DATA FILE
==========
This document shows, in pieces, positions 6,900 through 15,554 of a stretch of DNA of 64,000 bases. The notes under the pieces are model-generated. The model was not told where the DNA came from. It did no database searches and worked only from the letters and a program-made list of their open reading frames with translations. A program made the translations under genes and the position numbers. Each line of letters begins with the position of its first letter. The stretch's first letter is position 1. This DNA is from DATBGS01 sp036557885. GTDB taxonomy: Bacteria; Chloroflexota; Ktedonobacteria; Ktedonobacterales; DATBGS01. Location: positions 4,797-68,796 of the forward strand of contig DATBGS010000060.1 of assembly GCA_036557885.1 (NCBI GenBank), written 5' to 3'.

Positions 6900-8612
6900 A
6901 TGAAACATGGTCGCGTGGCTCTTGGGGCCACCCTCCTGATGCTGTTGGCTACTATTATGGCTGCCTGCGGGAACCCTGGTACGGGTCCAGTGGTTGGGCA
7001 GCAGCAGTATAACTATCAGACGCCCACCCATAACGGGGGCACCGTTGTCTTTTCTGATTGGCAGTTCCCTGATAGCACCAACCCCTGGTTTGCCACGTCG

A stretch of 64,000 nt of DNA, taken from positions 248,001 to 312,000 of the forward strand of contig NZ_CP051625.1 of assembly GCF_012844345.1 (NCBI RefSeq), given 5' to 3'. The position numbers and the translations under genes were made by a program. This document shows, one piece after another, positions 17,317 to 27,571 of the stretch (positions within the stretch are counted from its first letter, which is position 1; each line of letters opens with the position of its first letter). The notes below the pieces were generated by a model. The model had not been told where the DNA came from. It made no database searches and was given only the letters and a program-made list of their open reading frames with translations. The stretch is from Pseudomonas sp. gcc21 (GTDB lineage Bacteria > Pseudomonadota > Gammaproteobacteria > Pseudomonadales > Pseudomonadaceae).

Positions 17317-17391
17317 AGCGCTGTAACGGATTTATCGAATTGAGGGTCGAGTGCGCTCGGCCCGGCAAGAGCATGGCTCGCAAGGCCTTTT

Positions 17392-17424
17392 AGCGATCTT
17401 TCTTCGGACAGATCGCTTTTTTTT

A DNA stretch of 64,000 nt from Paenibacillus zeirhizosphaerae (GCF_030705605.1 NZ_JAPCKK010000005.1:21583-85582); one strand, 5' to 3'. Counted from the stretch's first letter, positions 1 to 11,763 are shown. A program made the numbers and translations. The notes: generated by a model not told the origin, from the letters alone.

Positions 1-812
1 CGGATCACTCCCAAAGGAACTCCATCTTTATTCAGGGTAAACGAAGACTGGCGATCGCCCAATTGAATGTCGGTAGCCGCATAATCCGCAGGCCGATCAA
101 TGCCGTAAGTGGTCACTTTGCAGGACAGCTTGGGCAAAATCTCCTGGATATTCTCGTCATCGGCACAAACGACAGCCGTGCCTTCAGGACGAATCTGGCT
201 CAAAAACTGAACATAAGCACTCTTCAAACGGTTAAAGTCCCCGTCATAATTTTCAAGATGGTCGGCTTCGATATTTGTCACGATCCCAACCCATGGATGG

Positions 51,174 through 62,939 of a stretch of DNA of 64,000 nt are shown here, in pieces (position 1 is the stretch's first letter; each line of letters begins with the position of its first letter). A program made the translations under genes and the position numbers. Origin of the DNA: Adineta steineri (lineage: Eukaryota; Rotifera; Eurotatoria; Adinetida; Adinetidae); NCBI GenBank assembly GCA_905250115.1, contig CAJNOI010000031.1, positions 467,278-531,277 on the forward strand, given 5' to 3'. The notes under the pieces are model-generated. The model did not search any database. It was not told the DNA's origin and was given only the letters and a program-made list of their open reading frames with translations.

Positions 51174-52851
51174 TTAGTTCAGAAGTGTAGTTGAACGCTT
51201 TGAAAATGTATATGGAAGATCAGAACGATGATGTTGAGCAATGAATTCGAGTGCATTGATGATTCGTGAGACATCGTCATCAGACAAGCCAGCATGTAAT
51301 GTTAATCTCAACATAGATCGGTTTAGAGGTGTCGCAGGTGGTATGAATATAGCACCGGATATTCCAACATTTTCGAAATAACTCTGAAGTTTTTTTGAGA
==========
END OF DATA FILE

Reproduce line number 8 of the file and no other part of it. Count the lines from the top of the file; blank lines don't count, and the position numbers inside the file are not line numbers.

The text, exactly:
17317 AGCGCTGTAACGGATTTATCGAATTGAGGGTCGAGTGCGCTCGGCCCGGCAAGAGCATGGCTCGCAAGGCCTTTT